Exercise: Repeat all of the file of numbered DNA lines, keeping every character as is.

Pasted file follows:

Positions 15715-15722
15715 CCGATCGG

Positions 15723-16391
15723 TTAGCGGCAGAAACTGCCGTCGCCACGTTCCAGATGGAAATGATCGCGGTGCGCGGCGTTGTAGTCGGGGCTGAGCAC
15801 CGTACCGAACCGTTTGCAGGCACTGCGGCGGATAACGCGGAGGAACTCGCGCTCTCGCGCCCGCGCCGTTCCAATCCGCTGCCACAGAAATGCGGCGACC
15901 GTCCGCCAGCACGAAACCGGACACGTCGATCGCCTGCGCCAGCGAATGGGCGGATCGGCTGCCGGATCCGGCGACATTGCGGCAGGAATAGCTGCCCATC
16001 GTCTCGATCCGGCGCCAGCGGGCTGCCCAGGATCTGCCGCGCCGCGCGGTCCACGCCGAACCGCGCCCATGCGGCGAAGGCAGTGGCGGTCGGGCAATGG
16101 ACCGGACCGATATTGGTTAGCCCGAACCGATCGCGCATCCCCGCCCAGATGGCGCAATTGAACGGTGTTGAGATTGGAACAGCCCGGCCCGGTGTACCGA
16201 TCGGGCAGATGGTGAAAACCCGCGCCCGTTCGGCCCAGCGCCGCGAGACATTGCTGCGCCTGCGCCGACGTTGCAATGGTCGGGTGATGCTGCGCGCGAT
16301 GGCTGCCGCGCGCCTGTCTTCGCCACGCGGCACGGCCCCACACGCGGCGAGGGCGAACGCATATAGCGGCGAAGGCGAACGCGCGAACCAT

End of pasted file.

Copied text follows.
Positions 15715-15722
15715 CCGATCGG

Positions 15723-16391
15723 TTAGCGGCAGAAACTGCCGTCGCCACGTTCCAGATGGAAATGATCGCGGTGCGCGGCGTTGTAGTCGGGGCTGAGCAC
15801 CGTACCGAACCGTTTGCAGGCACTGCGGCGGATAACGCGGAGGAACTCGCGCTCTCGCGCCCGCGCCGTTCCAATCCGCTGCCACAGAAATGCGGCGACC
15901 GTCCGCCAGCACGAAACCGGACACGTCGATCGCCTGCGCCAGCGAATGGGCGGATCGGCTGCCGGATCCGGCGACATTGCGGCAGGAATAGCTGCCCATC
16001 GTCTCGATCCGGCGCCAGCGGGCTGCCCAGGATCTGCCGCGCCGCGCGGTCCACGCCGAACCGCGCCCATGCGGCGAAGGCAGTGGCGGTCGGGCAATGG
16101 ACCGGACCGATATTGGTTAGCCCGAACCGATCGCGCATCCCCGCCCAGATGGCGCAATTGAACGGTGTTGAGATTGGAACAGCCCGGCCCGGTGTACCGA
16201 TCGGGCAGATGGTGAAAACCCGCGCCCGTTCGGCCCAGCGCCGCGAGACATTGCTGCGCCTGCGCCGACGTTGCAATGGTCGGGTGATGCTGCGCGCGAT
16301 GGCTGCCGCGCGCCTGTCTTCGCCACGCGGCACGGCCCCACACGCGGCGAGGGCGAACGCATATAGCGGCGAAGGCGAACGCGCGAACCAT